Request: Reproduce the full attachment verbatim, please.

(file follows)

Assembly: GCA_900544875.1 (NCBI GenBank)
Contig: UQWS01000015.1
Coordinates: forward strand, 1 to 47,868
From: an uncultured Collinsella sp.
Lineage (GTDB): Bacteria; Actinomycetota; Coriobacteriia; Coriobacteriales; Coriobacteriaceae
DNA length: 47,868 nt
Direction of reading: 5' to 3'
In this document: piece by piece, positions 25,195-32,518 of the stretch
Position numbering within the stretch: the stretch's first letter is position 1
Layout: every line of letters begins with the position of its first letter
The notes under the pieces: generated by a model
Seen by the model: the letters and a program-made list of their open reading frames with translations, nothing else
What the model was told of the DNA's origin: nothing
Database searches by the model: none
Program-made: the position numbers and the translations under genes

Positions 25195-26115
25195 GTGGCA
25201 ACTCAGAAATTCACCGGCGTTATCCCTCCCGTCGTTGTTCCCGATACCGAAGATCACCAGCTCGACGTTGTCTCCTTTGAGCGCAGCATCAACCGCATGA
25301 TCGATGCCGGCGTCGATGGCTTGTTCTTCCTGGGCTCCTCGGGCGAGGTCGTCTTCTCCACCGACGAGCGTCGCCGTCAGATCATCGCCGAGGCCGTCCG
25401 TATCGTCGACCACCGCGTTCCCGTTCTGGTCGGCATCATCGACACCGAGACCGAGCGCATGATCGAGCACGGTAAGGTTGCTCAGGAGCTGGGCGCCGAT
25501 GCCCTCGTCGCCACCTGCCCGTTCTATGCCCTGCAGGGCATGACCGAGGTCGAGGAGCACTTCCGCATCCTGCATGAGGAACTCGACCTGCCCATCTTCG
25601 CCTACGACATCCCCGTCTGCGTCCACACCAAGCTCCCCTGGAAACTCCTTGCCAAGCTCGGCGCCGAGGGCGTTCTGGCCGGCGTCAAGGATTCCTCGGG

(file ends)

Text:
Assembly: GCA_900544875.1 (NCBI GenBank)
Contig: UQWS01000015.1
Coordinates: forward strand, 1 to 47,868
From: an uncultured Collinsella sp.
Lineage (GTDB): Bacteria; Actinomycetota; Coriobacteriia; Coriobacteriales; Coriobacteriaceae
DNA length: 47,868 nt
Direction of reading: 5' to 3'
In this document: piece by piece, positions 25,195-32,518 of the stretch
Position numbering within the stretch: the stretch's first letter is position 1
Layout: every line of letters begins with the position of its first letter
The notes under the pieces: generated by a model
Seen by the model: the letters and a program-made list of their open reading frames with translations, nothing else
What the model was told of the DNA's origin: nothing
Database searches by the model: none
Program-made: the position numbers and the translations under genes

Positions 25195-26115
25195 GTGGCA
25201 ACTCAGAAATTCACCGGCGTTATCCCTCCCGTCGTTGTTCCCGATACCGAAGATCACCAGCTCGACGTTGTCTCCTTTGAGCGCAGCATCAACCGCATGA
25301 TCGATGCCGGCGTCGATGGCTTGTTCTTCCTGGGCTCCTCGGGCGAGGTCGTCTTCTCCACCGACGAGCGTCGCCGTCAGATCATCGCCGAGGCCGTCCG
25401 TATCGTCGACCACCGCGTTCCCGTTCTGGTCGGCATCATCGACACCGAGACCGAGCGCATGATCGAGCACGGTAAGGTTGCTCAGGAGCTGGGCGCCGAT
25501 GCCCTCGTCGCCACCTGCCCGTTCTATGCCCTGCAGGGCATGACCGAGGTCGAGGAGCACTTCCGCATCCTGCATGAGGAACTCGACCTGCCCATCTTCG
25601 CCTACGACATCCCCGTCTGCGTCCACACCAAGCTCCCCTGGAAACTCCTTGCCAAGCTCGGCGCCGAGGGCGTTCTGGCCGGCGTCAAGGATTCCTCGGG